Essay about Canada, Melting-Pot of the Twenty First Century

Essay about Canada, Melting-Pot of the Twenty First Century

Length: 1102 words (3.1 double-spaced pages)

Rating: Strong Essays

Open Document

Essay Preview

Canada, Melting-Pot of the Twenty First Century


Every country in the world has its own cultural uniqueness. What makes Canada even more unique than other countries is the fact that it is a melting-pot of many other cultures. What happened when all these cultures came together and started having contact with each other is that each culture proved itself exclusive but somewhat compatible with the other cultures. That may have caused people of different ethnic groups not to bond in such successful ways; nevertheless there still exists a strong attachment between an individual and their roots. That fusion and unity of the different cultures in this country makes its economy unique.

To begin with, the cultural friction between Canada and the United States of American has left Canadian cultures in ruins. Media content on television and the radio has been criticised as not being Canadian enough, but thanks to CRTC content has been regulated more often.

The CRTC regulates and supervises all aspects of the Canadian broadcasting system and requires broadcasters to comply with its regulations. We should point out, however, that the CRTC is not a board of censors. We do not have the authority to tell broadcasters what they can broadcast, nor can we act pre-emptively before a program has been aired. (CTRC)

So although some might think that Canadian content in media is in danger it really is not. Another issue that arises is culture proximity. “Cultural Proximity is the desire for cultural products as similar as possible to one’s own language, culture, history, and values” (Straubhaar and LaRose 2001, 522). Not only that, but Canadians tent do be exposed to a lot of content from the television and the radio. Depending on the age...


... middle of paper ...


...nsulted on Friday, April 11, 2003

Canadian Associates of Broadcasters. “TRENDS IN CANADIANS’ USE OF RADIO AND TV” http://www.cab-acr.ca/english/industry/hearing/submissions/sub_sep1001_b.pdf, consulted on Friday, April 11, 2003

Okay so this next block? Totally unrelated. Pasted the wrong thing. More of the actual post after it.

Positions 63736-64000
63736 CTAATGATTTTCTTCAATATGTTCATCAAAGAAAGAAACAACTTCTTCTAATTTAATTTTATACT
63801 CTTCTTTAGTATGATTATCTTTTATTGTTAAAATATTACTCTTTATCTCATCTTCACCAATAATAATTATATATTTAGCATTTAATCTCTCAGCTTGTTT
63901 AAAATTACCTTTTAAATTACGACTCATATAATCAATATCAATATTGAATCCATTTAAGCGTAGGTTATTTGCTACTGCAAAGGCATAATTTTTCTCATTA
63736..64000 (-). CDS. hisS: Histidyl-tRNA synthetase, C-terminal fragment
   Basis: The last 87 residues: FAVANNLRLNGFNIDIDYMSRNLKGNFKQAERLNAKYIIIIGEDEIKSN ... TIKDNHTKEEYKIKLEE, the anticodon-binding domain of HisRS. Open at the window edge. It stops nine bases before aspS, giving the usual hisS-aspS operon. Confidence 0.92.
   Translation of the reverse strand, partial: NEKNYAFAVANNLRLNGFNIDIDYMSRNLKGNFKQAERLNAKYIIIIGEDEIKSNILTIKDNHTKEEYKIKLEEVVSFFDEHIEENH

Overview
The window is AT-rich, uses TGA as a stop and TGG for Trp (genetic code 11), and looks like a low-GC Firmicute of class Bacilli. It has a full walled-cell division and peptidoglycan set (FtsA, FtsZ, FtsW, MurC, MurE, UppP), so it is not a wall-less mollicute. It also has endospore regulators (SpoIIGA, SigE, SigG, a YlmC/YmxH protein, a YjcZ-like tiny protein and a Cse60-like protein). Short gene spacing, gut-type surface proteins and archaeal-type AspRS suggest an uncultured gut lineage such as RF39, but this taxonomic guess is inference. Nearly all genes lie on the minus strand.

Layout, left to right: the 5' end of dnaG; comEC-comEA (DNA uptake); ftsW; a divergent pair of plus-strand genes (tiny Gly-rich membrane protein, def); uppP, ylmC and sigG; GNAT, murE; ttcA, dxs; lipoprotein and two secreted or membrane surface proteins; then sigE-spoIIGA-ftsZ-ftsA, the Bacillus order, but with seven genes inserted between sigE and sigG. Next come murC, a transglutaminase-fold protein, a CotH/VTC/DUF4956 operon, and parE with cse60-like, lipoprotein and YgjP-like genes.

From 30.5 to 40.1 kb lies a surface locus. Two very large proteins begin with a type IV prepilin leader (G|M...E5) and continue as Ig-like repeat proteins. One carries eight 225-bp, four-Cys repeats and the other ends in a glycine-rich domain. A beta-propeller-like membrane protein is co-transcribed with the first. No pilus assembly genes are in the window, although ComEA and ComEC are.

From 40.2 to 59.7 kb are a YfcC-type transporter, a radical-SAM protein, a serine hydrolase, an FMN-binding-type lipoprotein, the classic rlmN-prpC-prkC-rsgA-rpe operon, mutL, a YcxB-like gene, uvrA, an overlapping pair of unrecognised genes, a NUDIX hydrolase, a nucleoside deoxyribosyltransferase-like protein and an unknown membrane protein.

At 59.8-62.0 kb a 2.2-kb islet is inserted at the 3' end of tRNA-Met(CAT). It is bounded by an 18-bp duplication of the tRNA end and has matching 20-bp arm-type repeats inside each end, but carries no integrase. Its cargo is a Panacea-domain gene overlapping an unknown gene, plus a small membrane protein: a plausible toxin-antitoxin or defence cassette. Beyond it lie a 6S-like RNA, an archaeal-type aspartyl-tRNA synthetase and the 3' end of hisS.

Joseph STRAUBHAAR and Robert LaROSE (2001). Media Now. Communications Media in the Information Age. 3rd Edition. Belmont, Wadsworth/Thompson Learning.

Canada. “ethnic groups” Microsoft® Encarta® Reference Library 2002. © 1993-2001 Microsoft Corporation. All rights reserved.

Rogers. “Digital Cable- multicultural channels” http://www.shoprogers.com/store/cable/digitaltvcontent/digitalchannels.asp?shopperID=H50NWW5VDTS92J7600J74HJFPLA05T39&province=ON, consulted on Friday, April 11, 2003

CNN. “China builds a Great Fire Wall” http://edition.cnn.com/2001/ASIANOW/business/01/10/china.netcontrol/ , consulted on Friday, April 11, 2003

Need Writing Help?

Get feedback on grammar, clarity, concision and logic instantly.

Check your paper »

Essay on To Live in Different Corners of the World

- There are many different cultures around the world; some of them we think are normal while others are so bizarre that we cannot wrap our heads around them. Some countries have a different set of standards than other countries. For example, some non-offensive gestures in one country might be offensive in another. The OK sign means ‘okay’ in the U.S., but “in countries like Brazil, Germany, and Russia, the OK sign is an offensive gesture that depicts a private bodily orifice” (Cotton). If one is not careful, he or she can unintentionally offend the people that are living around him or her which can make living there really difficult....   [tags: melting pot, education systems, china, japan]

Strong Essays
1295 words (3.7 pages)

Essay about The Melting Pot Of American Food

- Dietary Melting Pot American food has no real definition; one may be talking about native crops and may also be talking about the food we eat every day, the Americanization of foreign food. What we eat may show how diverse we really are. America is known as the melting pot for its diverse and multicultural society. This is due to the flourishing new found land abundant with hope and opportunity. With that hope came millions of immigrants from all over the world and continues to attract immigrants of every race and nation....   [tags: Nutrition, United States, Melting pot, Wild boar]

Strong Essays
826 words (2.4 pages)

American Identity And The Middle Of The Nineteenth Century Essay

- American identity is unique, there is no other country in the world that can claim the same identity that Americans’ possess. An Identity that developed from the early colonization of America through until the middle of the eighteenth century. Since I was born and raised in Canada, it is easy for me to recognize American unique identity that exist even today. To answer the question, how did the process of colonization create an American identity in the middle of the eighteenth century. The answer is in the American unique cultural, religious, and social identity, their military fighting styles, and their commerce or economy....   [tags: United States]

Strong Essays